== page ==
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Brazil Scored Zero Emissions at World Cup

2014 FIFA World Cup
Belgium Vs. Korea – 2014 FIFA World Cup at Brazil. © Alexandre Breveglieri, Flickr

The Brazilian Government has been able to offset all the greenhouse gas emissions immediately arising from the 2014 FIFA World Cup using a successful offset mechanism under the world’s existing climate change treaty, the Kyoto Protocol.

The Kyoto Protocol’s Clean Development Mechanism (CDM) allows emission reduction projects in developing countries to earn certified emission reductions (CERs), each equivalent to one tonne of CO2. CERs can be traded and sold, and used by industrialized countries to offset a part of their emissions under the Protocol.

Before the World Cup, the government asked companies holding certified emission reductions to donate them with a view to offsetting carbon emissions from the construction and renovation of stadia, the consumption of fossil fuels in official and public transportation, and other sources. This way, Brazil was able to offset over 545,000 tonnes of CO2 equivalent.

Speaking at the Brazilian Embassy in London last week, Halldór Thorgeirsson, Director for Strategy at the Secretariat of the UN Framework Convention on Climate Change, said, “The Brazilian Government’s initiative to use these credits to offset the Football World Cup’s emissions is an excellent way to show leadership. It is a win-win situation for the environment, for the host country, for the sport, and for the CDM. And it provides an example that can be replicated for future World Cups and for other large sport events.”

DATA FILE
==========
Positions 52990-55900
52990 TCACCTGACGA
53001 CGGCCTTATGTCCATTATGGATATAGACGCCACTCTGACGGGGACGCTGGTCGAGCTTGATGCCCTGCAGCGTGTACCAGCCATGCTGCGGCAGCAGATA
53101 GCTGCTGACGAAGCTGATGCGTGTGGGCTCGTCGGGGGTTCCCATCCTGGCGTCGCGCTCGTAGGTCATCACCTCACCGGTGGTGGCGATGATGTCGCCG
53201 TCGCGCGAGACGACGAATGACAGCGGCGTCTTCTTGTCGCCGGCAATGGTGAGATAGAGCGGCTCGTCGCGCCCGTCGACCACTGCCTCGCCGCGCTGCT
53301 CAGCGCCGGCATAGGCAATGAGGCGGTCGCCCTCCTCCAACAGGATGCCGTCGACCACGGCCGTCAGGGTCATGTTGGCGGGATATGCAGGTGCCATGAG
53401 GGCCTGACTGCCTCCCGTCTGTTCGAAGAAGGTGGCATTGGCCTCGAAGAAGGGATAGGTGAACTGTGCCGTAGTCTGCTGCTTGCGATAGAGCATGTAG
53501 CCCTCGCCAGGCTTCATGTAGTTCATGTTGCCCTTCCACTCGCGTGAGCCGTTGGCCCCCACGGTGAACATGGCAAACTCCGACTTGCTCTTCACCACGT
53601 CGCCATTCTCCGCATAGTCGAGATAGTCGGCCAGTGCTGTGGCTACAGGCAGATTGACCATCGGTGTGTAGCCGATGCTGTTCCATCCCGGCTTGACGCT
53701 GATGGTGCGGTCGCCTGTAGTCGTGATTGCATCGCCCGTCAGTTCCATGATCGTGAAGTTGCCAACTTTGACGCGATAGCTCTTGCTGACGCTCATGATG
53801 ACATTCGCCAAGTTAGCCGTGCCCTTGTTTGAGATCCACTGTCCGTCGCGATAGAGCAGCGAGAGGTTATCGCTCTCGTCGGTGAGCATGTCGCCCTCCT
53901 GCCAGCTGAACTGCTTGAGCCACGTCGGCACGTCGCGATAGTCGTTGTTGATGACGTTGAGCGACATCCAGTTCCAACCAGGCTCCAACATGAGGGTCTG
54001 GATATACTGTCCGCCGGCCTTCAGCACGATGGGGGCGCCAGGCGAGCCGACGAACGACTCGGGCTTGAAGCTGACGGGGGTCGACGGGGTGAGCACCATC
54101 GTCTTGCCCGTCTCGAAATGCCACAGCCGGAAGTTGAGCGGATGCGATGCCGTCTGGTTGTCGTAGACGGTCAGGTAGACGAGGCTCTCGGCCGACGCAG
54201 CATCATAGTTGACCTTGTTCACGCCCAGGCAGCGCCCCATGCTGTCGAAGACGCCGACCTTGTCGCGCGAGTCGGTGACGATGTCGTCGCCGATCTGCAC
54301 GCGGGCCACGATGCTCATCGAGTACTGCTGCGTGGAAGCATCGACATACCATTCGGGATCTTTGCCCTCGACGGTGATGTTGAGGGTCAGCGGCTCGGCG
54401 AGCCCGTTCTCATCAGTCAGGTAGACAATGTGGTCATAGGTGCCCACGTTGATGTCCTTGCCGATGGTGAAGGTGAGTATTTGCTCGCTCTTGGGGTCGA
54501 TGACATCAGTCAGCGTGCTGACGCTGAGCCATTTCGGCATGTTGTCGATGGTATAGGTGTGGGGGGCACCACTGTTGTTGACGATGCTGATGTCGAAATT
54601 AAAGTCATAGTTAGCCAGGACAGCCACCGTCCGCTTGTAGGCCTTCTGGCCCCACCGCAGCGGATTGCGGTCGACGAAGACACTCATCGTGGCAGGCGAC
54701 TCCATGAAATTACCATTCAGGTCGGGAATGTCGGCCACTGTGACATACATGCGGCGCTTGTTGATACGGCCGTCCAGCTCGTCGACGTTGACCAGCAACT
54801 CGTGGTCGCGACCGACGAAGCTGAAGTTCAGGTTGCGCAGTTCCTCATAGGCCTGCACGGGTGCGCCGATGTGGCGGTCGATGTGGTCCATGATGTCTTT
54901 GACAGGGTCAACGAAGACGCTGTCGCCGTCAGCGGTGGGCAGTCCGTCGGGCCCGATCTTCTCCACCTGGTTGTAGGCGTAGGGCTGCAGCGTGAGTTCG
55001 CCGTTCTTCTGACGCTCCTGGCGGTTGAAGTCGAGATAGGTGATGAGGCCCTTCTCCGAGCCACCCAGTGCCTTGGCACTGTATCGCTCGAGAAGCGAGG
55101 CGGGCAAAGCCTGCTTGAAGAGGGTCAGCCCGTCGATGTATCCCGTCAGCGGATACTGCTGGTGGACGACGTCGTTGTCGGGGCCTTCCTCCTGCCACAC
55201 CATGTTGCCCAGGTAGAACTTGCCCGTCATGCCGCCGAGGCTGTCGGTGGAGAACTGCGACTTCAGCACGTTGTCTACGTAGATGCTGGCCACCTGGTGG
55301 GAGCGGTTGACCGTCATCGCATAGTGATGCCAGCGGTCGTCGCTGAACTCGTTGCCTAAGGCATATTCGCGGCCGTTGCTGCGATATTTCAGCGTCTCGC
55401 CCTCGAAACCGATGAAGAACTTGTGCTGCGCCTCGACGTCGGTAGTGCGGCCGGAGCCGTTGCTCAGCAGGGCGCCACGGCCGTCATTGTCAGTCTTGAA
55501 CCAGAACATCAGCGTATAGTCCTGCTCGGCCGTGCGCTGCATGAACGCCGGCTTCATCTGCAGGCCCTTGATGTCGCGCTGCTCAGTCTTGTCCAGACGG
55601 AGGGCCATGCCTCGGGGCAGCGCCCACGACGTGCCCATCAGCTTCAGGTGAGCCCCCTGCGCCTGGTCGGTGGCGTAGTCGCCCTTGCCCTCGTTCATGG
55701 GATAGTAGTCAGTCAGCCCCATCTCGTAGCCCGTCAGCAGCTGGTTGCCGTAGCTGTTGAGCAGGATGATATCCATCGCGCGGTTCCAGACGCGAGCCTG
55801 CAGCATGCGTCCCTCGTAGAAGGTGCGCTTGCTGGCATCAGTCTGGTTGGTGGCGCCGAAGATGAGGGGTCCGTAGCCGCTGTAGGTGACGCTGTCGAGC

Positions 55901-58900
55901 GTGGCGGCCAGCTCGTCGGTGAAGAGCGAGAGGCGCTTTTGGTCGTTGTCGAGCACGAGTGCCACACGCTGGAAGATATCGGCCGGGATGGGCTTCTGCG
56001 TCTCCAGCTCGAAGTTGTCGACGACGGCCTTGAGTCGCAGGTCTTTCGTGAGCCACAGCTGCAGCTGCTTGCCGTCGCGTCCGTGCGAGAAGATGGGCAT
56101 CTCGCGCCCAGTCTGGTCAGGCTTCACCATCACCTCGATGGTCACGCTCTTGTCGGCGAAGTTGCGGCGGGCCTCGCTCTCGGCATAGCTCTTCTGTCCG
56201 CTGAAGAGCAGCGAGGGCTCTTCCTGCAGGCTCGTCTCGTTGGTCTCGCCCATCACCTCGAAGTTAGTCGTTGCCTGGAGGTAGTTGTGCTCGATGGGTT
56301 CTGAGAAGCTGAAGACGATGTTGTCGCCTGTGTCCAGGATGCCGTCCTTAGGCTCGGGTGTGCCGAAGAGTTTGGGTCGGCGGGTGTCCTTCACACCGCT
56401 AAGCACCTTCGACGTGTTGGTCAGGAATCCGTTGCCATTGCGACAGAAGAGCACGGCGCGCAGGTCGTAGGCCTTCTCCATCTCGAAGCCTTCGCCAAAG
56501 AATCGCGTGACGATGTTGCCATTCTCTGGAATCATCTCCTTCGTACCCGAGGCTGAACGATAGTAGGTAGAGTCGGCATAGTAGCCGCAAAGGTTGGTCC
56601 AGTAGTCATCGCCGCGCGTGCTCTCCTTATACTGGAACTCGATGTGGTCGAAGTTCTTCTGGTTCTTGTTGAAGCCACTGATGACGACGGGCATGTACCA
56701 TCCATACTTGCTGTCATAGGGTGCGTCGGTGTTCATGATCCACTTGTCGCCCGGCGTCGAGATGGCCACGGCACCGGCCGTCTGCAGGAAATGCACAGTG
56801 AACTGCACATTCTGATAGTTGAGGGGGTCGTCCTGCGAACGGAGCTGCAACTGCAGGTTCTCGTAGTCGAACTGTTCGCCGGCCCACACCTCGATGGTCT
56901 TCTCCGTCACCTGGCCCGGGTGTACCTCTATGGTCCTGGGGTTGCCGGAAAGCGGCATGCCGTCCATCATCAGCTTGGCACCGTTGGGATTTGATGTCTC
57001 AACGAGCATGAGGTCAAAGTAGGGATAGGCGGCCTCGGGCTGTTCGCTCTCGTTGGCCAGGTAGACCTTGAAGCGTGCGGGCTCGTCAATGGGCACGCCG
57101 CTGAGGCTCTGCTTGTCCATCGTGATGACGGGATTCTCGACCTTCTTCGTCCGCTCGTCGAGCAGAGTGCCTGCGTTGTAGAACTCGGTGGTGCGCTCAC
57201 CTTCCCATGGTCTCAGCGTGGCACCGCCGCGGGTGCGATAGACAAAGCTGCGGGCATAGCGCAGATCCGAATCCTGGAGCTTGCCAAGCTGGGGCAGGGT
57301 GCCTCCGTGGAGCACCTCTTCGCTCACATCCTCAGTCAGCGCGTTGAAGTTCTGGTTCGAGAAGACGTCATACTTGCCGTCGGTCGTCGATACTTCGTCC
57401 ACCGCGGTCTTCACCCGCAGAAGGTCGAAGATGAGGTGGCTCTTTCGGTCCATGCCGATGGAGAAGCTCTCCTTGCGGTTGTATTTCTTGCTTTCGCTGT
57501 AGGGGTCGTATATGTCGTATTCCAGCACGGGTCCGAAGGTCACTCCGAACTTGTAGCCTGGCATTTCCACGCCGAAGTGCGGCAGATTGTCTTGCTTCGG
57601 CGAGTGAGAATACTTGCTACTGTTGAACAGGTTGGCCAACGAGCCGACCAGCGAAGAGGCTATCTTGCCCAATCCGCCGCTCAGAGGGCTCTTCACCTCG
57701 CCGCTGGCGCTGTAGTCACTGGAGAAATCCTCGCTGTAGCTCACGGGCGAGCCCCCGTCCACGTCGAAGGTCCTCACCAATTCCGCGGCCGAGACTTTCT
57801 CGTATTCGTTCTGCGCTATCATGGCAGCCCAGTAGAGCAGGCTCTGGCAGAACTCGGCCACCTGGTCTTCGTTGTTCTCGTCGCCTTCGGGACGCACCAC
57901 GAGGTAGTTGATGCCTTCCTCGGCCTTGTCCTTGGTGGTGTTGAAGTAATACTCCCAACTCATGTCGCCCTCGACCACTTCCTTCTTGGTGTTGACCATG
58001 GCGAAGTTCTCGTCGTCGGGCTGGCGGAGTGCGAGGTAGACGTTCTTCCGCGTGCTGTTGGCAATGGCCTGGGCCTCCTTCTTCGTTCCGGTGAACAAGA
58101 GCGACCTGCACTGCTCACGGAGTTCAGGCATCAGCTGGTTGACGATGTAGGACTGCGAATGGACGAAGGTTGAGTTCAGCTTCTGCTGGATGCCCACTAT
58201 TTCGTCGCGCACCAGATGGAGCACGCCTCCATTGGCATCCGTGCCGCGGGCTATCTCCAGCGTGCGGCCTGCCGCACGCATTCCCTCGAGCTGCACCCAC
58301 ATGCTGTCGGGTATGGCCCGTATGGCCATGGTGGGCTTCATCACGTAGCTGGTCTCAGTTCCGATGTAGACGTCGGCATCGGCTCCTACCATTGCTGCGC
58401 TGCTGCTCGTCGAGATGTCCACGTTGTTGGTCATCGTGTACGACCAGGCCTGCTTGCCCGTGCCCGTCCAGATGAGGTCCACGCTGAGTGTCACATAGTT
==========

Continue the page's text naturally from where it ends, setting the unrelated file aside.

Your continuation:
Earlier this year, the international football federation FIFA launched a separate initiative to encourage fans attending the tournament to offset their own emissions.

Under Brazil’s World Cup offsetting drive, all donated credits needed to originate from Brazilian projects.

Since being established as part of the Kyoto Protocol, the world’s first emissions reduction treaty, more than 7,600 CDM projects and programmes in 105 developing countries have been approved. In total, nearly 150 Brazilian CDM projects have issued more than 90 million CERs.

These range from projects that reduce emissions by replacing inefficient wood stoves and ones improving energy efficiency to solar, wind and hydro power projects.

Globally, the CDM has to date generated more than 1.4 billion CERs and has driven climate-focused investment worth $ 396 billion. A short history can be seen in this graphic:

Clean Development Mechanism (CDM)

However, the value of CERs has in recent years gone down as demand has fallen, due ultimately to countries’ level of ambition to reduce greenhouse gas emissions.

The new universal climate agreement in Paris in 2015 could make mechanisms like the CDM indispensable as a means to mobilize investment to reduce emissions and spur development.


Click here to read more about the CDM.


Source: UNFCCC.